Tactic #99 - Leverage the power of visual cues such as imagery to focus attention towards your call-to-action
Using clean, clear imagery is a great way to draw attention to your Call-to-Action (CTA). As in the example above, adding an additional simple visual stimulus that stands out through colour or another visual difference (shape, size etc.) will help ensure the customer's eye is drawn to the desired place.
Equally, making sure there isn't an excess of information or an overload of visual stimuli will help keep the CTA as the primary focus.
- Von Restorff Effect (Von Restorff, 1933; Gardner, 1983; Taylor & Fiske, 1978)
- Processing Efficacy (Jacoby & Dallas, 1981)
- Recency Effect (Ebbinghaus, 1913; Miller & Campbell, 1959; Murdock, 1962; Glanzer & Cunitz, 1966)
Von Restorff Effect
The Von Restorff Effect (named after the psychiatrist who first studied it, Hedwig von Restorff) describes our tendency to remember things that stand out or, in other words, that we are more likely to remember the unusual. For example, in a list of words that are all written out in the same way (same size, colour, font, etc.) except for one that is notably different (for instance the only one that is in red), we will obviously notice this one and remember it more clearly. This principle can be applied to all manner of things: words, products, images, communication messages, an unexpected happening during a course of standard events, etc.
This effect manifests itself due to the contrast evoked between one element and the others which causes our brains to wake up and pay more attention, meaning that this different element will not only be noticed in the present moment but stick in our brains for longer. Von Restorff showed in her studies how our eyes and brains are constantly on the lookout for things that disrupt the norm, meaning we are constantly waiting to have our attention seized by anything out of the ordinary. This principle is also known as the Isolation, Prominence or Distinction effect as it is the very fact of being presented with an element that is at odds with everything else.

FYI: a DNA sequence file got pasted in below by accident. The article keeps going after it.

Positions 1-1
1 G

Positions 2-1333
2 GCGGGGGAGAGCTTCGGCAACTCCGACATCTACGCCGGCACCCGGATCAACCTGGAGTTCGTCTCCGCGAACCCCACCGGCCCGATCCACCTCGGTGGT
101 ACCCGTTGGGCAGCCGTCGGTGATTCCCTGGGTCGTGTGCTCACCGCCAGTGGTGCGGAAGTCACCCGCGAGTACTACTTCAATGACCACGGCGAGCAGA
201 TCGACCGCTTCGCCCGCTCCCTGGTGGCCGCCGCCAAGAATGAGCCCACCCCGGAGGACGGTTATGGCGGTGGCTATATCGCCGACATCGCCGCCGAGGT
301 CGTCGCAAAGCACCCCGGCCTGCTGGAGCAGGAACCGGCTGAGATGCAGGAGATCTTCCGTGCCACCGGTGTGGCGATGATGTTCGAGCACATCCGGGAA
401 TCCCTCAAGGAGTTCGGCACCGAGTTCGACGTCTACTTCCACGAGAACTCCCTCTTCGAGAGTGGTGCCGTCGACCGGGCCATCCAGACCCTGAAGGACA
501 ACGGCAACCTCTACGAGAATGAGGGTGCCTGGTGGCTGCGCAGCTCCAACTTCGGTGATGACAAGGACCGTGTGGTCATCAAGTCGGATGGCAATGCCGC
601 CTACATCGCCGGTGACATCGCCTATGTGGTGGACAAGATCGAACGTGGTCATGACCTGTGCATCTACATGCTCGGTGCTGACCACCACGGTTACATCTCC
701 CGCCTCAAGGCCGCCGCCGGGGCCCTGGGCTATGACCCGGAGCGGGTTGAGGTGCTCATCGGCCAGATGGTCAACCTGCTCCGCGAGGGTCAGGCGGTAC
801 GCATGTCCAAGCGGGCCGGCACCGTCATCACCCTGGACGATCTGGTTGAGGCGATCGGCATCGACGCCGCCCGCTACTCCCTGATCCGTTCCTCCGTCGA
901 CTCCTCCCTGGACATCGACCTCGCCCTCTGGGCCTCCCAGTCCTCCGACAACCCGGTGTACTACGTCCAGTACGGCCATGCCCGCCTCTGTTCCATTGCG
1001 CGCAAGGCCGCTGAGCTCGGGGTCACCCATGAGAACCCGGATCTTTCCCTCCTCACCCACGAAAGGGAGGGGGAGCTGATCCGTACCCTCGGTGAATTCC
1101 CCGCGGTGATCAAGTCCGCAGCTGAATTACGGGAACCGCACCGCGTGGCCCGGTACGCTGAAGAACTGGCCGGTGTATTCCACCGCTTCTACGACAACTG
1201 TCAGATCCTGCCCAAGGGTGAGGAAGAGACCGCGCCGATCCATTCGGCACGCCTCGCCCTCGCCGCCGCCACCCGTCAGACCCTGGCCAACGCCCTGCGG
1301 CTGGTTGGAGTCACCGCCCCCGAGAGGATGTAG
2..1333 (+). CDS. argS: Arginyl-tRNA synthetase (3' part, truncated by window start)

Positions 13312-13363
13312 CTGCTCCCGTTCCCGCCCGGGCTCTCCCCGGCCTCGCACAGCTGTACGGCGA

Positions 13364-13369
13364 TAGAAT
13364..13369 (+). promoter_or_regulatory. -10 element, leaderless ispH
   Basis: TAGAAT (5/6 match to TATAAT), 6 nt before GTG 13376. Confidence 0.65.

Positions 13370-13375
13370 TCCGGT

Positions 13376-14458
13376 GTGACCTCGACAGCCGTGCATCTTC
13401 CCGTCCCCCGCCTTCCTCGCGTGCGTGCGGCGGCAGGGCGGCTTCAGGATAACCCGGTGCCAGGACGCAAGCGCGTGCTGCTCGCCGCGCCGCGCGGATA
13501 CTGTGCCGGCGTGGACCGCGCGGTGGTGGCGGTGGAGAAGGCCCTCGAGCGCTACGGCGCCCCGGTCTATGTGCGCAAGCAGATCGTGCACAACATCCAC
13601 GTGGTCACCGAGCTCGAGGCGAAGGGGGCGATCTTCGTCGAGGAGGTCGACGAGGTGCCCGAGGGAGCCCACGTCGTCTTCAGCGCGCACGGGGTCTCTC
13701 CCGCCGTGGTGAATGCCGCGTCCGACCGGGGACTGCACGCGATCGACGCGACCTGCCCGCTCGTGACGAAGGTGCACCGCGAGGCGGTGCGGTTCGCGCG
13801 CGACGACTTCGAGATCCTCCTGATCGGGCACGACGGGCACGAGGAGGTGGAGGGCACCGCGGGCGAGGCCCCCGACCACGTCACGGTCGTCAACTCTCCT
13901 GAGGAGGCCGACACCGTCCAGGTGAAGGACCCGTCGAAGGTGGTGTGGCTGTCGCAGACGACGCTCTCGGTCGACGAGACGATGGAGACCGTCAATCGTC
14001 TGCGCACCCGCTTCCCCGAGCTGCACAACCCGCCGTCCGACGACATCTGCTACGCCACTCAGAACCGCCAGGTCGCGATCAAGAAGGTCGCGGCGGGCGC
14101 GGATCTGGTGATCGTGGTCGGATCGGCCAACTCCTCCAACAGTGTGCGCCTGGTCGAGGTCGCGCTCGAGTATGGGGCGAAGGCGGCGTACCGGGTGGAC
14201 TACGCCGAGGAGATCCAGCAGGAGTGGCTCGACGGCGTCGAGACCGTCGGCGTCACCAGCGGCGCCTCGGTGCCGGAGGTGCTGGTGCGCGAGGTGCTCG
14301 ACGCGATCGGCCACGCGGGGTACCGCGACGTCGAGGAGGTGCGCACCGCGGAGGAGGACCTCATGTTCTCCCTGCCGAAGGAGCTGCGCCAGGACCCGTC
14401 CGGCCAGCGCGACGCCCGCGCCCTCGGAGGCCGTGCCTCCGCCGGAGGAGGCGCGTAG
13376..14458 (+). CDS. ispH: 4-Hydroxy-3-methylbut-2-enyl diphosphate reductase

This principle is often used in the world of marketing and advertising to engage a target audience and is particularly effective in this age of multiple communication platforms. An advert that stands out from the rest (be that through its tone, visuals used, unique message, or other mode of distinction) will be noticed and remembered more clearly than those that are more similar to each other.
Processing efficacy is based on the idea that objects differ in the fluency with which they can be processed. Our judgement of something can be dramatically altered by how fluent it seems to process it and we engage more positively with high fluency experiences. Fluent processing can be facilitated by several variables such as repeated exposure to a stimulus, aesthetic attractiveness of the object, expressions that rhyme, and so on. By contrast, low processing efficacy occurs when we find something difficult to interact with or understand and so it requires more cognitive effort and strain, which results in a negative feeling towards it.
For example, several experiments have revealed that people are more likely to react positively towards, and agree with, statements that are easier to read: the lack of cognitive strain involved with comprehending the statement results in an intrinsic positive feeling towards it and simplicity is also translated as beauty in the human mind and we often judge something we perceive to be more beautiful as more positive and truthful.
Processing efficacy has multiple applications in web-marketing, especially with regards to website design: the aesthetic attractiveness, the page speed load time or the ease of interaction of your website are all factors that will affect whether your visitors enjoy using your website and therefore engage and interact with it, complete actions, share it on social media, recommend it, etc.
Recency Effect is a cognitive bias which explains the way in which we always remember first the most recent pieces of information we’ve taken in. Of course, information that we read or heard last will be most freshly inscribed on our short-term memories and so come back to us more quickly when we’re trying to remember. For example, if you ask someone to complete a list of tasks for you, they’re more likely to remember and be able to complete well the last thing on your list than those that came at the beginning or in the middle.
We also give immediate significance to the most recent pieces of information, subconsciously preferring them over anything that came before, which explains our relationship with “novelty” items. The result of this is the Novelty Effect: the way that anything new has a short-term advantage over more established things because of the very fact that we lend precedence to something simply because it is new and different. Looking at this in terms of a website perhaps, if a new function/page/tab is created, visitors are more likely to click on it or interact with it as required - and also to view it in a favourable light - simply due to the fact that it is new and is therefore inciting the “Novelty Effect”.
Many marketing strategies play up to this by updating their products regularly in order to benefit from the Recency and Novelty effects on a constant basis, one prime example being the way that Apple releases new iPhones on a regular basis, being fully aware that – even if the new model doesn’t include many different features – it will generate excitement simply because of the fact that it is new.
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